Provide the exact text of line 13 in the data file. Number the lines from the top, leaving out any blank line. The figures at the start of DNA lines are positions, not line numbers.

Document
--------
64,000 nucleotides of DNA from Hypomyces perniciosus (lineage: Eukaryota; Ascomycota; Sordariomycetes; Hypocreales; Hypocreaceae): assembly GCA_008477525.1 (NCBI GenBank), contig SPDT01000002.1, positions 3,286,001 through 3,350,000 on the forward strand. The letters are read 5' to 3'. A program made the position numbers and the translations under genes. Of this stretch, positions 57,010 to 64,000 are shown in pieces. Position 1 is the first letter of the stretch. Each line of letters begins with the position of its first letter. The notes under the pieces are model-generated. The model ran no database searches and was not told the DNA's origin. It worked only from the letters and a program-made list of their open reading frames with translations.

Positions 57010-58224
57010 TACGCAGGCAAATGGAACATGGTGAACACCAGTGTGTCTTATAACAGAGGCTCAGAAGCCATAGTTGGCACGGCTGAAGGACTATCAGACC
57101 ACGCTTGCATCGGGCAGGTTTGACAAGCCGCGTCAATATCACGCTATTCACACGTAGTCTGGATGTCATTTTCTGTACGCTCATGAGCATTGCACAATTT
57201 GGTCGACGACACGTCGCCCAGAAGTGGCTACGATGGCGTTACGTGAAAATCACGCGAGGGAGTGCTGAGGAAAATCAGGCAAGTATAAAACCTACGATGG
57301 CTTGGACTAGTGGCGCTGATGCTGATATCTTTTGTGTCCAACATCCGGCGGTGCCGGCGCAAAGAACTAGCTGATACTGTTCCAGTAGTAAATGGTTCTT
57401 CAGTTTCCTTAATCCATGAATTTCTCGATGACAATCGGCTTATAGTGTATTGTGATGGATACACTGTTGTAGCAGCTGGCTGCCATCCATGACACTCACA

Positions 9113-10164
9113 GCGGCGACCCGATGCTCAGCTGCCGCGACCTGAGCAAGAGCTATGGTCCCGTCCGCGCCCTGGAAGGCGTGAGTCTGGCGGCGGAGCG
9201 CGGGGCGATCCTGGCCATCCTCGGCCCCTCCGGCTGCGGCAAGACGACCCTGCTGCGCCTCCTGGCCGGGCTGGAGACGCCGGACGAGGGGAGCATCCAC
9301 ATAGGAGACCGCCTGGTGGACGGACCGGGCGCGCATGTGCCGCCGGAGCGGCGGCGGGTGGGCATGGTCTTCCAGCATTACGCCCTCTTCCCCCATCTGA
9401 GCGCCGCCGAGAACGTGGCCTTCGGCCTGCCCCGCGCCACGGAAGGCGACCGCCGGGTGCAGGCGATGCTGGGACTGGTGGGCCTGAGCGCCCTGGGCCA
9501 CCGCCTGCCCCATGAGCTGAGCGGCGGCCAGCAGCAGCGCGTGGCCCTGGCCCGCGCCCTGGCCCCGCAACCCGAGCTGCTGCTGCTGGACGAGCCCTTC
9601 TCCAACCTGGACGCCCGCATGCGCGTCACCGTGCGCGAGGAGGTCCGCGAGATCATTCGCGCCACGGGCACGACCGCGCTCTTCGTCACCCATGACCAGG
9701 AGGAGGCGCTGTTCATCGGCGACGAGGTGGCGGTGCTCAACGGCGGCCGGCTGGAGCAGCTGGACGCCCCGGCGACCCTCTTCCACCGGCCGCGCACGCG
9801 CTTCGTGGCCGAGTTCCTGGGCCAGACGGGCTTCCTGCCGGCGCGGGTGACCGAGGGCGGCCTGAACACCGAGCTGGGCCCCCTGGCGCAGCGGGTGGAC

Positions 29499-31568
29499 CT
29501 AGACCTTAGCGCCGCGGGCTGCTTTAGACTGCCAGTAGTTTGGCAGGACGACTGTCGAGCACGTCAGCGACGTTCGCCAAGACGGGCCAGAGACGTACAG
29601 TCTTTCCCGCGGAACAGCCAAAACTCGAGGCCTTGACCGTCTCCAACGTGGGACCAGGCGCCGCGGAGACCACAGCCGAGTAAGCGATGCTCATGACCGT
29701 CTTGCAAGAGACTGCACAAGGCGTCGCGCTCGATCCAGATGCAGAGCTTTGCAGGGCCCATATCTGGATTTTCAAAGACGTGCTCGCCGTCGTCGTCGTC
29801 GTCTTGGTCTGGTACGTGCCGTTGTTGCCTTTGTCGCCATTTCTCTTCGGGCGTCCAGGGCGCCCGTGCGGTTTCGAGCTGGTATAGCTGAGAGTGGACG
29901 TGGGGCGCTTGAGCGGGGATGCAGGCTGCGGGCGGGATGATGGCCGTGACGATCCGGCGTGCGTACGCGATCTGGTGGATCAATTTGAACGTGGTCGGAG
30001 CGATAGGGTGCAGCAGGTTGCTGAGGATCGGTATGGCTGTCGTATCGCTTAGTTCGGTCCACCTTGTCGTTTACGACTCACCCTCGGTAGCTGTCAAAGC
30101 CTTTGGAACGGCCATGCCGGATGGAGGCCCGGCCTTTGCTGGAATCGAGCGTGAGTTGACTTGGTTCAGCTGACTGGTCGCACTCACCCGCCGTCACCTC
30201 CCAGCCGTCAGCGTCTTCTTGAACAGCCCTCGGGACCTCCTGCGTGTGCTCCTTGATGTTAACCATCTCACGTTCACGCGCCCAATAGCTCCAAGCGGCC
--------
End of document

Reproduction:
9501 CCGCCTGCCCCATGAGCTGAGCGGCGGCCAGCAGCAGCGCGTGGCCCTGGCCCGCGCCCTGGCCCCGCAACCCGAGCTGCTGCTGCTGGACGAGCCCTTC